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MouseCraft Review

(Image from Steam Game Page)

Although combining Lemmings with Tetris sounds dangerous, the Polish firm Crunching Koalas was able to put this intriguing concept into action. Although the lemmings have been replaced with mice and the trademark bricks do not continually fall from the top of the screen, the result remains an addictive and entertaining puzzle game. Schrodinger, the primary character of MouseCraft, is a cat scientist who aspires to build an efficient mouse-powered machine. To do this, he must undertake a series of studies in which the rats must approach the objective, which is the cheese that draws them. The straightforward storyline serves simply as a pretext for the engrossing gameplay. And this one will keep you captivated to the screen for a long time.

The early stages are pretty straightforward and teach the numerous options and aspects that arise during the game step by step. The path to cheese is not paved with roses. The corridors studded with traps need considerable combination and careful route planning. We must forecast how the mice will travel and what threats they may face before releasing them from the cage. This is when things become more tricky. All you need to know at first is that the mice keep going ahead and can climb over one-block-high barriers. However, the number of dependents rapidly increases. As a result, you should be aware that mice may only fall three blocks, cannot stay in water for lengthy periods of time, and must avoid contact with mechanical rodents.

(Image from Steam Game Page)

And so on, from stage to stage, until we reach the board, where you have to think very hard to move forward. We may employ two things while creating the route: blocks and bombs. The first were taken directly from Tetris. As a result, we have distinctive squares, “elks,” and oblongs. We may rotate them, just like in the original, to make other combinations. Over time, in addition to conventional blocks, there are rubber ones that allow the mouse to fall from vast heights, and brittle ones that only allow two out of every three rodents freed from the cage to pass through. Bombs, in turn, enable environmental catastrophe. Please keep in mind that following such destruction, the blocks hung in the air will simply fall to the ground, resulting in an entirely different route arrangement.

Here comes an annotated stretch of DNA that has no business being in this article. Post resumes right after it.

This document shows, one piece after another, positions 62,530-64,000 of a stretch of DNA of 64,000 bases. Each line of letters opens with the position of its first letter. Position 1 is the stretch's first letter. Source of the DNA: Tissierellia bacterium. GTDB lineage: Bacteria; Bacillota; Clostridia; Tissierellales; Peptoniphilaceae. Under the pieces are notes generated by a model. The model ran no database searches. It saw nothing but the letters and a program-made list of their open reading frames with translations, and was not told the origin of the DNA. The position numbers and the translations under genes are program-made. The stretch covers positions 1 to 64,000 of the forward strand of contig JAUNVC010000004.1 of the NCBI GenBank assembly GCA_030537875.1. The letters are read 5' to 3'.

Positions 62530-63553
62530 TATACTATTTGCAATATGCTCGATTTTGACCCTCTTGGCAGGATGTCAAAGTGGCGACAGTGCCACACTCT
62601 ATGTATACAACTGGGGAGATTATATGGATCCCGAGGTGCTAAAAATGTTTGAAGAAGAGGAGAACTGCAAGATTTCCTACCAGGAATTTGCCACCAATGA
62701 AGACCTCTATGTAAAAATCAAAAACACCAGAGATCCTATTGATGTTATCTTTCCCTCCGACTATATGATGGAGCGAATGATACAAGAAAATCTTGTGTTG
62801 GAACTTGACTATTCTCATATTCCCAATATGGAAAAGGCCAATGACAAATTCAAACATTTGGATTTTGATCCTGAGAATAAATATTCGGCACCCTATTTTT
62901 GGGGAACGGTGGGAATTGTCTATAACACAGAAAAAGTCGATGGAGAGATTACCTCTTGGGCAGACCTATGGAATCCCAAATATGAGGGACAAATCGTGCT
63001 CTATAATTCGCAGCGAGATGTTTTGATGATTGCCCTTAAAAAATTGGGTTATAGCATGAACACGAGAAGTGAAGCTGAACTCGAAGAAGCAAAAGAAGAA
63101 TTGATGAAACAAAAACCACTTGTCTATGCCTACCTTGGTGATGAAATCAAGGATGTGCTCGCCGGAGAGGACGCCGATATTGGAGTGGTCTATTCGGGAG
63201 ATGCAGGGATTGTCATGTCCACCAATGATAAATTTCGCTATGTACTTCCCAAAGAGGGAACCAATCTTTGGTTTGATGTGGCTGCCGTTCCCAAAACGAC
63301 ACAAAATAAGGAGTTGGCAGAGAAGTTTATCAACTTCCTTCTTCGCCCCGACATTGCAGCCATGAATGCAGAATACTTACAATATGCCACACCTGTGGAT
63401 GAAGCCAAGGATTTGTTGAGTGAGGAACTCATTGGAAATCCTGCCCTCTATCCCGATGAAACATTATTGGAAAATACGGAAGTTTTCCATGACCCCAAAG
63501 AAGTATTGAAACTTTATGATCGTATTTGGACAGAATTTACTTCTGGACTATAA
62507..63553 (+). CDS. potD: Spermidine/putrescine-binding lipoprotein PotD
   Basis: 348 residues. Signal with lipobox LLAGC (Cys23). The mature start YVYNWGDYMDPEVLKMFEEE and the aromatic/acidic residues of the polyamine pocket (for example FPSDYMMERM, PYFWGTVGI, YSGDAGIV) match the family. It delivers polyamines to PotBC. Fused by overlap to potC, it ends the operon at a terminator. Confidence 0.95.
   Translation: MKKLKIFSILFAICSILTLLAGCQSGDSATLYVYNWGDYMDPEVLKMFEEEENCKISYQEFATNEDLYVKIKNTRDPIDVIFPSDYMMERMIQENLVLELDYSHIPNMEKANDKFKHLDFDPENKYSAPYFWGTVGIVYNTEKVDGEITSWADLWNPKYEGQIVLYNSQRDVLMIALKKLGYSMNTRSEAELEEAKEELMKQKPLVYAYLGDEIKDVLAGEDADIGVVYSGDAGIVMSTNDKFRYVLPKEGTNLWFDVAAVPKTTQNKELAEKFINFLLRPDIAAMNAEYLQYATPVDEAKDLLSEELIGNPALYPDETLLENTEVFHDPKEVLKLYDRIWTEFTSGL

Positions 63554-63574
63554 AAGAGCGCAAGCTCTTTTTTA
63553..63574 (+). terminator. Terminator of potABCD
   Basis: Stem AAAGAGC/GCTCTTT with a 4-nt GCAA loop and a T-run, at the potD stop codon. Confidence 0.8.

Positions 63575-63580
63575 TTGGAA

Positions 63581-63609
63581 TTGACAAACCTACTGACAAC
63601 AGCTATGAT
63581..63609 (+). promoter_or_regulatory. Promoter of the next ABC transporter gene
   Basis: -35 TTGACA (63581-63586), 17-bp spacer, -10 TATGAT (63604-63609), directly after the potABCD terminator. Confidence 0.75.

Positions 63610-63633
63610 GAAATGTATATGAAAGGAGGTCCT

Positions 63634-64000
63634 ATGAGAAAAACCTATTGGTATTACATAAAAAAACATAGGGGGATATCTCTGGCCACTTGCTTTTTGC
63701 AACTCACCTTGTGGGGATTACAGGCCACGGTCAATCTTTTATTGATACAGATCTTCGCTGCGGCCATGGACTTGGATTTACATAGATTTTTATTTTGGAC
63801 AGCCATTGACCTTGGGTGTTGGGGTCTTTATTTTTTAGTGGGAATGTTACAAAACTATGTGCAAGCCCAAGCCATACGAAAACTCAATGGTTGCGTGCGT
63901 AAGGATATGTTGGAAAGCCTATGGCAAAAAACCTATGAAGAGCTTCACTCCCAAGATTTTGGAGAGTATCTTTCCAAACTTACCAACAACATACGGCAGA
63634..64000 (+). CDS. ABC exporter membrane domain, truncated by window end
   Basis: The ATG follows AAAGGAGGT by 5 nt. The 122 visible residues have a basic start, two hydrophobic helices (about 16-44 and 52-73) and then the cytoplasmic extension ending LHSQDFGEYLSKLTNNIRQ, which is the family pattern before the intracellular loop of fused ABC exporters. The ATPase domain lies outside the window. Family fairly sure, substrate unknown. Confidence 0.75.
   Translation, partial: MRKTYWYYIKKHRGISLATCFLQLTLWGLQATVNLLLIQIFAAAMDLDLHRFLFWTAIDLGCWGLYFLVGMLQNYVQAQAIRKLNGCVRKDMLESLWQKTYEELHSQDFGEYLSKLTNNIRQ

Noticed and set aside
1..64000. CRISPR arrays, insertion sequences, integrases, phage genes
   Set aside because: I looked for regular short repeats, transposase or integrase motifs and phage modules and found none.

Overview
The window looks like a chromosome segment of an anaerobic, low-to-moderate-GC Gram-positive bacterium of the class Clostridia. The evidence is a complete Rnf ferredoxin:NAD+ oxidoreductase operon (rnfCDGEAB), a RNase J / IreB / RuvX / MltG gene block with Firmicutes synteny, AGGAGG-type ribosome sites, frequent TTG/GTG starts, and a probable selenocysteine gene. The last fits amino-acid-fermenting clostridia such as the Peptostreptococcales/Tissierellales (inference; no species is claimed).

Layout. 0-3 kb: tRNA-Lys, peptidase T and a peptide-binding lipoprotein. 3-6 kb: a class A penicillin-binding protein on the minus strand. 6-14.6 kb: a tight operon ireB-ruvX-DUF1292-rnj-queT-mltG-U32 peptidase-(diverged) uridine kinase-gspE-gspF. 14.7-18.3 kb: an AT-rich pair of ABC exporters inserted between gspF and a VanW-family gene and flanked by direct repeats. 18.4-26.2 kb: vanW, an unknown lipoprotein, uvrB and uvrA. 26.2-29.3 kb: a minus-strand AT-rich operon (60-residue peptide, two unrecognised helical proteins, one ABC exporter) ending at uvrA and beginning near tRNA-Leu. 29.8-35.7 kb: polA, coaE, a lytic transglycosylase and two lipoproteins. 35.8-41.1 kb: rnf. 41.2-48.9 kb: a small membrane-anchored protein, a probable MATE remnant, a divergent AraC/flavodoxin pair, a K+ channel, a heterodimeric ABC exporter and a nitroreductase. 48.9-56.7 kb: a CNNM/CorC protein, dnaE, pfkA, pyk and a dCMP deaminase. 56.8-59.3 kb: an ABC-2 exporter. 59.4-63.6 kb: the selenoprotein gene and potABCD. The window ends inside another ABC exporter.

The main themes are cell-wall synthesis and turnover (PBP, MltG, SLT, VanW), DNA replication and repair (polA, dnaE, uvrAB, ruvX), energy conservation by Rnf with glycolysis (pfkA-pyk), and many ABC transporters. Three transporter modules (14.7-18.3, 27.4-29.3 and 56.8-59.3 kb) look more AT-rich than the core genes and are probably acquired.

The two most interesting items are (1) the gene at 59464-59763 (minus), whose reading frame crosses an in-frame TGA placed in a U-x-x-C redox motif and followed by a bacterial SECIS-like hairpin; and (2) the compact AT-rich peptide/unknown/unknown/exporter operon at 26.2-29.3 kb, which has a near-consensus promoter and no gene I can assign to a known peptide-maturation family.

There doesn’t appear to be much to do, which is underlined by the small amount of blocks at each step. This allows you to concentrate on the task rather than on picking parts, like in the Incredible Machines series. However, it immediately becomes clear that this perception is false, and the puzzles begin to offer more and more issues as they go. Fortunately, the makers devised an excellent solution. They did not include a hint system, which is a benefit in this day and age of ready-made solutions, but it will allow us to reverse our actions. And all of them one by one, so we can go back to the beginning if we made a mistake at the start and simply make a little correction at the finish, if necessary. You may swiftly test and deploy new ideas in this straightforward manner, owing to the ability to accelerate and halt time. While completing the stages, remember to gather blue crystals in addition to getting the mouse to the cheese. This is an optional job, but it is well worth the effort because the satisfaction from collecting them far outweighs the satisfaction from simply finishing the assignment. This also significantly raises the difficulty level, which is medium throughout the game. On the one hand, the activities demand some preparation, but on the other hand, the authors have not included any stages where you may rip your hair out in rage.

(Image from Steam Game Page)

There are a total of eighty levels, and while they may seem fairly monotonous over time, you will want to return to the title. Tasks entice you and keep you going until you do them all. If that isn’t enough, you may make your own board using a simple and accessible editor. With its first game, Crunching Koalas studio demonstrated that unexpected combinations may yield quite interesting results. MouseCraft isn’t innovative, but it’s an extremely addicting and well-made puzzle game that will keep you entertained for approximately five hours.

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